Fighting Infectious Disease

A headshot of Elizabeth LeMasters
Elizabeth LeMasters '10

Elizabeth LeMasters, RWU Class of 2010

Major:  Chemistry

Up on the fifth-floor influenza laboratory at the Centers for Disease Control’s Roybal campus in Atlanta, Elizabeth LeMasters works toward developing a new test critical in the pursuit of a universal flu vaccine. Although Roger Williams University is now more than 1,000 miles away, she knows that is where she began her journey to becoming an Association of Public Health Laboratories CDC Emerging Infectious Disease Fellow. It started in the RWU science labs in Bristol to an immersive public health education in El Salvador before leading to the CDC lab in Georgia where she’s worked the last few years.

Not only does she collaborate with the world’s leading scientists to develop a test which may one day result in the creation of a single vaccine to protect against multiple strains of flu, LeMasters also had the opportunity to work alongside the international infection control team in contributing to the recent global Ebola response.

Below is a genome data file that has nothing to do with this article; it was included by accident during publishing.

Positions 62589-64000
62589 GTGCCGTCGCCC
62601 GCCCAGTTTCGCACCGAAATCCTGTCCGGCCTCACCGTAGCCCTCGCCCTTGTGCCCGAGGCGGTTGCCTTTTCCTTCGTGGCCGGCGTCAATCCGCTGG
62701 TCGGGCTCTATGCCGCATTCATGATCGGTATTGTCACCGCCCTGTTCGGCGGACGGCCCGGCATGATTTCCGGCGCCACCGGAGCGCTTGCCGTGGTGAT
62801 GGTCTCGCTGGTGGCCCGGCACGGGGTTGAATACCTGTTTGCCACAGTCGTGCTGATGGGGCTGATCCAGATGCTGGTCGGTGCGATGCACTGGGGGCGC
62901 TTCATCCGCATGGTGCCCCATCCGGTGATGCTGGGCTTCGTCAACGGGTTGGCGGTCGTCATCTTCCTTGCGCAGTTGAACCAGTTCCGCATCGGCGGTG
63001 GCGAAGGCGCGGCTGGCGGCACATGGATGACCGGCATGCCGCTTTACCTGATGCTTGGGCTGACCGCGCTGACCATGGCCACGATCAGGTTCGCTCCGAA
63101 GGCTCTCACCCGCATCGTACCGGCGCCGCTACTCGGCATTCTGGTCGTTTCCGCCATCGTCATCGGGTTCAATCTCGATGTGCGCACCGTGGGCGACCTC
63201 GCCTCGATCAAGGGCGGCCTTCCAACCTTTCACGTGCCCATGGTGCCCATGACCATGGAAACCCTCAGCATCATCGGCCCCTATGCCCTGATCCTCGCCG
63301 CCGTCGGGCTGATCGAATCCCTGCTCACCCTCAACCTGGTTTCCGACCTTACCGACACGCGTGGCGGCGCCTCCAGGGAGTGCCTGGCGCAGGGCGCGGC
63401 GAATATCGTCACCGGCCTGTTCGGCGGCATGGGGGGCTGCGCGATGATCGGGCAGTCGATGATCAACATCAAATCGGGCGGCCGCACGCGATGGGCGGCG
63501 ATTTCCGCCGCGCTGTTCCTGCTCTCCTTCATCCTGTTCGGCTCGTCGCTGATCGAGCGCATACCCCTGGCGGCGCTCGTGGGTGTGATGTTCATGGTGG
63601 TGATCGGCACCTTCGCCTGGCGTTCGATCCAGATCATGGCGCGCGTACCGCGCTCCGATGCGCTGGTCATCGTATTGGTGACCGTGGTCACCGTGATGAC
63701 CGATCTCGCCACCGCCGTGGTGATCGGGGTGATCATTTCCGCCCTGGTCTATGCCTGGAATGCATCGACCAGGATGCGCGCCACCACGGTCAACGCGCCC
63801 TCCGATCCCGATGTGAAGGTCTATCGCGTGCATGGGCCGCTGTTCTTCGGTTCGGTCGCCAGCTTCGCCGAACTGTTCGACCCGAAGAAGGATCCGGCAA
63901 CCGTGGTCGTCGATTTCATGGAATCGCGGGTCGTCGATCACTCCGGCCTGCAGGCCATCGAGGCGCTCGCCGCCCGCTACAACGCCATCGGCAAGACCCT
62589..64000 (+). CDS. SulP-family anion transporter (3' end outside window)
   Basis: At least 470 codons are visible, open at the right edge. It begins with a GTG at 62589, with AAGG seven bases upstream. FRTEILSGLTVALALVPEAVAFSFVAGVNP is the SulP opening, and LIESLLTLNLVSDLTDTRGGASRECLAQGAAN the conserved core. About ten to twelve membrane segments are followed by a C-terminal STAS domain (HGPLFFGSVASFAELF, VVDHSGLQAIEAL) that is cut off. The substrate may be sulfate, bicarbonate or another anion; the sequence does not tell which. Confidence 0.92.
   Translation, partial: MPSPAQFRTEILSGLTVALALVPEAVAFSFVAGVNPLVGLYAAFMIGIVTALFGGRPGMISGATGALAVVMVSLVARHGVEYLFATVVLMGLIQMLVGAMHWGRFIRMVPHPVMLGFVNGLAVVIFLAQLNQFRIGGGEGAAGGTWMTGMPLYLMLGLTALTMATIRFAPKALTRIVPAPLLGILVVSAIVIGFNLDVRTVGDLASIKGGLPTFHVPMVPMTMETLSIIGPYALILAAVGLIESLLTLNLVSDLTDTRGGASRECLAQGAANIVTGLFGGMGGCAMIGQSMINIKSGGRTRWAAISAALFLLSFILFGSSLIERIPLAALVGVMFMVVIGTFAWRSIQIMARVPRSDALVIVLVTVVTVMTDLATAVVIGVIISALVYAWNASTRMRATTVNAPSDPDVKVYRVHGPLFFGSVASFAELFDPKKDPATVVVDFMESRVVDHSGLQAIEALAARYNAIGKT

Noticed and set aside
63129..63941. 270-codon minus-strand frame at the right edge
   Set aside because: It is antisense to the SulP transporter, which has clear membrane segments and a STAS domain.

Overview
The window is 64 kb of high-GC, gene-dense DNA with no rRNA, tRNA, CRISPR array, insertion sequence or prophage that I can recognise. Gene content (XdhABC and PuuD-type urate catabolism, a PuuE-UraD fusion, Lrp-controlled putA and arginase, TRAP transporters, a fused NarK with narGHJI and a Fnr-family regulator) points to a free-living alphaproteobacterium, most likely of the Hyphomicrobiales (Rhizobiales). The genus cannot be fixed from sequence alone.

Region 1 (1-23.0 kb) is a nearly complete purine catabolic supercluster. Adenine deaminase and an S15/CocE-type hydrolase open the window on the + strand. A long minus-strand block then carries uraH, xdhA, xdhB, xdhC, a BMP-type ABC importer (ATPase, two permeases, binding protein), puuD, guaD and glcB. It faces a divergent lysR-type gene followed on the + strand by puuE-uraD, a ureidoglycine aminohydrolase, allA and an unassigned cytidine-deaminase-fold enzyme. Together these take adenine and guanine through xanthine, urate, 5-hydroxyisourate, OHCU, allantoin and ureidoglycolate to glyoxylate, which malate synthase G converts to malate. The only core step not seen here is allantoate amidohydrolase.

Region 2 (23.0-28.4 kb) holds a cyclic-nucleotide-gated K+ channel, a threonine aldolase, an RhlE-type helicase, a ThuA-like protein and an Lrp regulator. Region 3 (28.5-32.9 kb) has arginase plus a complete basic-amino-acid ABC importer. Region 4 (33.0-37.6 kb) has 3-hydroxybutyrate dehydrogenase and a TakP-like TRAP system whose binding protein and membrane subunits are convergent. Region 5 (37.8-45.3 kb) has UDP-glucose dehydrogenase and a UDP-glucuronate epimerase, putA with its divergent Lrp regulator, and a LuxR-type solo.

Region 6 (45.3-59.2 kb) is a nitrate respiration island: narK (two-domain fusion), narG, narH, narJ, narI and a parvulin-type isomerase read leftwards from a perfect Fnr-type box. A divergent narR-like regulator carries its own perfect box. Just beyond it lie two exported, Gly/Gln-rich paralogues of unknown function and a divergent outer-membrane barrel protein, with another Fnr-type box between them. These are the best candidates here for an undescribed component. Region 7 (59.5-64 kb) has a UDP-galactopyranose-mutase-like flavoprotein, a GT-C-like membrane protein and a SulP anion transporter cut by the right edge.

And she says her passion for digging into this kind of work all started with a virology course led by Professor Marcie Marston at Roger Williams. During this course, students tracked the 2009 H1N1 swine flu pandemic in real time and discussed real life implications of viral mutation and the world’s response. Next, like many undergraduates at RWU, she jumped at the chance to collaborate with a professor on cutting edge research.

The close relationship she developed with Professor Kerri Warren resulted in the two of them forging a path for public health-minded students to travel abroad to work with families in need of basic health services by establishing the RWU chapter of the Foundation for International Medical Relief of Children (FIMRC). On the university’s first FIMRC trip to El Salvador, LeMasters emerged acutely aware of the global implications of public health at home and abroad.

“With so much of the education at Roger Williams University, you’re put into positions that take you outside of your comfort zone – not knowing what challenges may arise and having to make decisions on your feet, and that’s excellent preparation for real-world experiences,” LeMasters says. “Roger gave me the foundation to move on to grad school and to this fellowship.”